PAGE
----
Ensuring that you have a clear articulation of ‘what good looks like’, your expectations and requirements alongside the quantity by which you wish to measure improvements against, means (a) you can have a mature conversation with potential suppliers, exploring the ‘art of the possible’ in the context of knowing what you are trying to achieve and by when, and (b) suppliers can be persuaded to minimise any estimated (or actual) risk pricing in their solution costs. Strategic and specialist suppliers crave mature clients and they will beat a path to your door offering highly competitive value in order to work with you.

#6. ‘No regrets’ work

This type of work is usually undertaken when there is uncertainty about how, or whether, a project will progress in the near future. In order for the senior management team to ‘see progress’, members of the project team will often undertake various types of work that they believe will survive the approach of the project.

Such perceived work includes drawing up business cases, project plans, programme plans, planning activities, procurement and contracting strategies and so forth. However, having recovered over 500 complex projects and system integrator relationships, we know that unless you are clear about what business outcomes any potential solution is expected to achieve, all of the planning activities in the world will not mean much in practical deployment terms, as they are highly likely to have to change anyway. This will just lead to significant re-work for you.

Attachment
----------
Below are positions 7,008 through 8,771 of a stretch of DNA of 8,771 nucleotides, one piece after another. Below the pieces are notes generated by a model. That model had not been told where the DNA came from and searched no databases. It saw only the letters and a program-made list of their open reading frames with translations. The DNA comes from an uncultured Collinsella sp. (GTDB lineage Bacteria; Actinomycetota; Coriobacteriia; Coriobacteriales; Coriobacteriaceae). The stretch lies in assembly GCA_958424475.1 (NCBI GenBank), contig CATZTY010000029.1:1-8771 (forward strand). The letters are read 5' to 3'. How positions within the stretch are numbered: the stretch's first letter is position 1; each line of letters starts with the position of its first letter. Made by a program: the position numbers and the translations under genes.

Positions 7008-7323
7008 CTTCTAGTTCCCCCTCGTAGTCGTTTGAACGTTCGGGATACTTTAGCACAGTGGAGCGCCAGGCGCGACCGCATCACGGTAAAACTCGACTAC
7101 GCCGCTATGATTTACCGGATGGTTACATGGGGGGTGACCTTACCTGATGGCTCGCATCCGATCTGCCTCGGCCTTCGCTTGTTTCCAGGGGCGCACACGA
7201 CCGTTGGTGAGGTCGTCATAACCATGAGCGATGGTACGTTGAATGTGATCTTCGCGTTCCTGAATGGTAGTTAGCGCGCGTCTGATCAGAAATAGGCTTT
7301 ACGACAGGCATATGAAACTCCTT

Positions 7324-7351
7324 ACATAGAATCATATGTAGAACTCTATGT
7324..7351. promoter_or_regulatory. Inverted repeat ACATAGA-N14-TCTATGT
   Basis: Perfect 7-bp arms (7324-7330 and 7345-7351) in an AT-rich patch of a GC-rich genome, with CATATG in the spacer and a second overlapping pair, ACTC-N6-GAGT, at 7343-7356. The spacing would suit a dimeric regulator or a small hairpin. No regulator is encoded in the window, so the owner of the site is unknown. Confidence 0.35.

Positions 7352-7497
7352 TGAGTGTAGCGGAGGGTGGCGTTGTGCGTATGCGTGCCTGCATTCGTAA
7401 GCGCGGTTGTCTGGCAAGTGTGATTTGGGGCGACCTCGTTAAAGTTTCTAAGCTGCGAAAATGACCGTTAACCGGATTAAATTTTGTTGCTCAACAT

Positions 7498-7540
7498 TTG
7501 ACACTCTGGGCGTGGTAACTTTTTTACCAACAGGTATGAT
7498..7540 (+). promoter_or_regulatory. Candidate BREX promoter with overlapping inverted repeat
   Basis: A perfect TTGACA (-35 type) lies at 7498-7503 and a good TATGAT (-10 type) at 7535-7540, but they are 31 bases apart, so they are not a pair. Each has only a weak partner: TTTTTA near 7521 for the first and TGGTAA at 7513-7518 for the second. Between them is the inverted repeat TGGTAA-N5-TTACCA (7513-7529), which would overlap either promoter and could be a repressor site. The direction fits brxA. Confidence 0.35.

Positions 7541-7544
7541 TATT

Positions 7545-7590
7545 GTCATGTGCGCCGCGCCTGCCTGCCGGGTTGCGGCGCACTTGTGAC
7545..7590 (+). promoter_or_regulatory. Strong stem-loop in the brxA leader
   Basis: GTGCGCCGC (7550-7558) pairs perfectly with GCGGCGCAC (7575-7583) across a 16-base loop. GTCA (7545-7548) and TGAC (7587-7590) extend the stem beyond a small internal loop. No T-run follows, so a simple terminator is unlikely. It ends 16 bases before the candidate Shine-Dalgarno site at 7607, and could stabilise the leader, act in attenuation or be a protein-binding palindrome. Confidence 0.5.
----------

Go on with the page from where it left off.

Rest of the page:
When there are uncertainties about how the project will progress, the only ‘no regrets’ work that will end up with ‘no regrets’, is to have complete clarity (and internal agreement) over your expectations. See the next section to be clear on what this looks like.

3 activities to ensure you select the right digital transformation services supplier and solution

#1. Clarity of expectations

Mentally imagine yourself in ‘Target Operating Model’ or ‘Future State’ mode. Pretend the business change advice you are looking to procure has led to changes in how you operate your organisation. In turn, that business change advice has led to either your own team or a systems integrator implementing solutions that work well for you and you are now operating really effectively in BAU mode.